Chantria Tram offers a one-woman, second generation coming-of-age story. In what I assume is a mostly autobiographical piece, Chantria navigates her story and the pressures placed on her by her Khmer (Cambodian) mother. She plays both roles masterfully, in part through change of voice, on stage change of costumes and very subtle but very effective choreography.
The conflicts in the play are a little bit predictable: a daughter struggling against the perhaps unreasonable and unrealistic expectations of her mother. There are some unexpected surprises. And for those unfamiliar with the atrocities in Cambodia, it gives a very personal view to a notorious military conflict.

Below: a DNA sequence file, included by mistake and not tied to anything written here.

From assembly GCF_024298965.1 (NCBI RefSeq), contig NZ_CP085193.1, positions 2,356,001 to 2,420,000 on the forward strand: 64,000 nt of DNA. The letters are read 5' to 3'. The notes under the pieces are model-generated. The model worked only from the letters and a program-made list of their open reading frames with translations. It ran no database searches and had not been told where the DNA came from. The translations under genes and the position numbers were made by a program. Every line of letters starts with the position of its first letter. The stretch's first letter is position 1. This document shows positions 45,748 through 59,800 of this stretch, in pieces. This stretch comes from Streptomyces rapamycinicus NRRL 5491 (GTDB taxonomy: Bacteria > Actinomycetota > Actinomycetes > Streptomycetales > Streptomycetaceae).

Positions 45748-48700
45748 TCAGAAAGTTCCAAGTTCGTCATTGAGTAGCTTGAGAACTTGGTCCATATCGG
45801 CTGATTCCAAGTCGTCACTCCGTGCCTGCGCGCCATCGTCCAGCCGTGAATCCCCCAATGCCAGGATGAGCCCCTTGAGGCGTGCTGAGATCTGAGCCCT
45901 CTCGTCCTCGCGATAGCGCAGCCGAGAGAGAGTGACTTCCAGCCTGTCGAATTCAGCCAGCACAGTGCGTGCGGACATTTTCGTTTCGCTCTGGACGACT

What drives the show is Tram's connection and commitment to the material. She has been in quite a number of notable film and television pieces in the past. The show is very well polished for a Fringe show.
I thought, as I was watching, that the show could have been at Soulpepper or Taragon in Toronto. In fact, the show's development included a festival staged reading hosted by Soulpepper, to which Tram was invited Ins Choi of Kim's Convenience fame.
This show is a lovely piece that was years in the making. The attention to detail, in all elements, shows.
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